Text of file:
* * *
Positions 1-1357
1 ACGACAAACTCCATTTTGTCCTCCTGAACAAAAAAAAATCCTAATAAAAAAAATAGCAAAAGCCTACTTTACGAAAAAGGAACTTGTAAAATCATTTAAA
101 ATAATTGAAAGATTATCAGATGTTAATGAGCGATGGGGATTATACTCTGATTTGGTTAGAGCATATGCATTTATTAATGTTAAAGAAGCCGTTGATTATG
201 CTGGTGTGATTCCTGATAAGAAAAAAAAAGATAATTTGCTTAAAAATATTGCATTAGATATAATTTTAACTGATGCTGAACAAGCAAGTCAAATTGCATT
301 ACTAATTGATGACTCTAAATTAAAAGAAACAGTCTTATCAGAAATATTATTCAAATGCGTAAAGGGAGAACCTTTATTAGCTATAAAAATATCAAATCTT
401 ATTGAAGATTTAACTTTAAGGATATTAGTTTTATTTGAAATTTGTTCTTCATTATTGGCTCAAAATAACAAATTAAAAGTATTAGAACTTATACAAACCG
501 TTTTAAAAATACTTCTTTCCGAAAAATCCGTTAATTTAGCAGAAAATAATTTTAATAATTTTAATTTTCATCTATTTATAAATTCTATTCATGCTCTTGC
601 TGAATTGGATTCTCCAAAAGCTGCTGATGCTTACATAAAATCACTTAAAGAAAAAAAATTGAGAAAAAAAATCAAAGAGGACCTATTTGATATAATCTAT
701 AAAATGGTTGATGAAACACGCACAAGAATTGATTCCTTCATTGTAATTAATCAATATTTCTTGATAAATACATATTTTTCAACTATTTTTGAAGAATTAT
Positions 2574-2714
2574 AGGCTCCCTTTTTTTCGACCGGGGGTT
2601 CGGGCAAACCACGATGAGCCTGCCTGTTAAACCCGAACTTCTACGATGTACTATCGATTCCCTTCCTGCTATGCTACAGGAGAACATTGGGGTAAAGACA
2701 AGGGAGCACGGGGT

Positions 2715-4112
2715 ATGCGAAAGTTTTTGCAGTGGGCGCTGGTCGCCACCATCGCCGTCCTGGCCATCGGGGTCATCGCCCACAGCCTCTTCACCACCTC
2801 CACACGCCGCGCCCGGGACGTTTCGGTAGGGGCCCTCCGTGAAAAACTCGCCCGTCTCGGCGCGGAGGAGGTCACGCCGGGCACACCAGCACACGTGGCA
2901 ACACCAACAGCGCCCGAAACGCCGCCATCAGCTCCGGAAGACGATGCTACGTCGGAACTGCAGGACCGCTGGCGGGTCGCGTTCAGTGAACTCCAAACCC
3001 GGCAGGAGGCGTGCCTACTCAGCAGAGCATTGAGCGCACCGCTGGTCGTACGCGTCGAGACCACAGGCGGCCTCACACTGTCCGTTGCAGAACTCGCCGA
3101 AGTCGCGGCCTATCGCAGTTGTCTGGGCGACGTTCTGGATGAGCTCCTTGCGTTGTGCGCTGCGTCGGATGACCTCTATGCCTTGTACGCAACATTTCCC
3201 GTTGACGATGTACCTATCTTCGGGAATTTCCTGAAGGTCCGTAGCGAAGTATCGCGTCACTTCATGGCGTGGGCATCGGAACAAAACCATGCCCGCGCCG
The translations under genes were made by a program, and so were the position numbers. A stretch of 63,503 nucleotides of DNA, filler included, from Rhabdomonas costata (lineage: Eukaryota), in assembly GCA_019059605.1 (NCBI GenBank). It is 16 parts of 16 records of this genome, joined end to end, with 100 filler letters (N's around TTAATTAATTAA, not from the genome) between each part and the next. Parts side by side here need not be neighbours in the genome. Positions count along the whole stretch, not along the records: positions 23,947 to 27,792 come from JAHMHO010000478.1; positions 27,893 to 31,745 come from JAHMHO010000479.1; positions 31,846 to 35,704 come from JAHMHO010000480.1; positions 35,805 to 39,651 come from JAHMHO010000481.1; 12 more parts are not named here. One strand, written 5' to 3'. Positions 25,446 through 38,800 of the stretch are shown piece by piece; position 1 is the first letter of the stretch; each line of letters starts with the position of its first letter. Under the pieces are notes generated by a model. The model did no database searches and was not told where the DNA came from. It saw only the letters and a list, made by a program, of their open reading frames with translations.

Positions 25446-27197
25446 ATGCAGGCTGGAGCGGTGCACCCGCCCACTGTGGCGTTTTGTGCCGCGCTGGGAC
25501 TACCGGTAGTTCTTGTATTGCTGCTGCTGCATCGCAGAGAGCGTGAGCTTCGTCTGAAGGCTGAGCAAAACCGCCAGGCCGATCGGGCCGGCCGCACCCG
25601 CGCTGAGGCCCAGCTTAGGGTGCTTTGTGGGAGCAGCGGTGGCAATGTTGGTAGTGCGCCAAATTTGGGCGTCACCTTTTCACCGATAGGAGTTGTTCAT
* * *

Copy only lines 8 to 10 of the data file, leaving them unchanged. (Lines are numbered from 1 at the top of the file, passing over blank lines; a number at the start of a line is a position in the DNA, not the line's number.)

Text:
601 TGAATTGGATTCTCCAAAAGCTGCTGATGCTTACATAAAATCACTTAAAGAAAAAAAATTGAGAAAAAAAATCAAAGAGGACCTATTTGATATAATCTAT
701 AAAATGGTTGATGAAACACGCACAAGAATTGATTCCTTCATTGTAATTAATCAATATTTCTTGATAAATACATATTTTTCAACTATTTTTGAAGAATTAT
Positions 2574-2714